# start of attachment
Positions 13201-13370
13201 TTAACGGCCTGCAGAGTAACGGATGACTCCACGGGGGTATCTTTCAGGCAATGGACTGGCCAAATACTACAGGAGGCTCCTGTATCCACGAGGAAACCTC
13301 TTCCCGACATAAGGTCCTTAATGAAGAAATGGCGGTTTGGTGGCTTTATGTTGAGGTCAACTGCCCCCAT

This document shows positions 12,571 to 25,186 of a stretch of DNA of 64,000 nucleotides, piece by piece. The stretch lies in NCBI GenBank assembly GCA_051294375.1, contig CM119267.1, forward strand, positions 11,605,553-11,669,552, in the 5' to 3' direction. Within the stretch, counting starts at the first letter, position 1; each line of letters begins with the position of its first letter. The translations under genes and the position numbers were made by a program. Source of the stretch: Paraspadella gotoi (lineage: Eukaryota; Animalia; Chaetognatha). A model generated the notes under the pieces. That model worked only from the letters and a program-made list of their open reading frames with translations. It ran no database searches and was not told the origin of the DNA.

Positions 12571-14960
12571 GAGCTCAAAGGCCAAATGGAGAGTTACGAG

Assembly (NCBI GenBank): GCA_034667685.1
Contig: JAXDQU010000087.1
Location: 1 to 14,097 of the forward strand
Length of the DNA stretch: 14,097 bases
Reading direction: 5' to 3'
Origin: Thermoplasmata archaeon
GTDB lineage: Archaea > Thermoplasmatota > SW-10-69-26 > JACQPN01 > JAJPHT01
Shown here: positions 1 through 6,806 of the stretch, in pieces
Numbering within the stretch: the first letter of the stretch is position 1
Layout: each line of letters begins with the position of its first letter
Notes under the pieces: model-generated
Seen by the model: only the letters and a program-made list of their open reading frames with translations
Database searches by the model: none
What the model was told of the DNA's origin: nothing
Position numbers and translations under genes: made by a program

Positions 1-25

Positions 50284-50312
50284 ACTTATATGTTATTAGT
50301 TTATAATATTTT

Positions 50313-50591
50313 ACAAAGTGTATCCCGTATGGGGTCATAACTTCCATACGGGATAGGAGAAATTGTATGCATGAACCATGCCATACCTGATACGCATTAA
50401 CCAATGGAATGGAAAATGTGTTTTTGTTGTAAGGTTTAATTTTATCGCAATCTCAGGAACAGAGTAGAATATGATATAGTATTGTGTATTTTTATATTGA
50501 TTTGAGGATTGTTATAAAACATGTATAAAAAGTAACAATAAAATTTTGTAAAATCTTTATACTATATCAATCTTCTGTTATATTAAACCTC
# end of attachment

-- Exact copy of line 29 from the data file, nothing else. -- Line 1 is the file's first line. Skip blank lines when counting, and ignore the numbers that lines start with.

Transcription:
50501 TTTGAGGATTGTTATAAAACATGTATAAAAAGTAACAATAAAATTTTGTAAAATCTTTATACTATATCAATCTTCTGTTATATTAAACCTC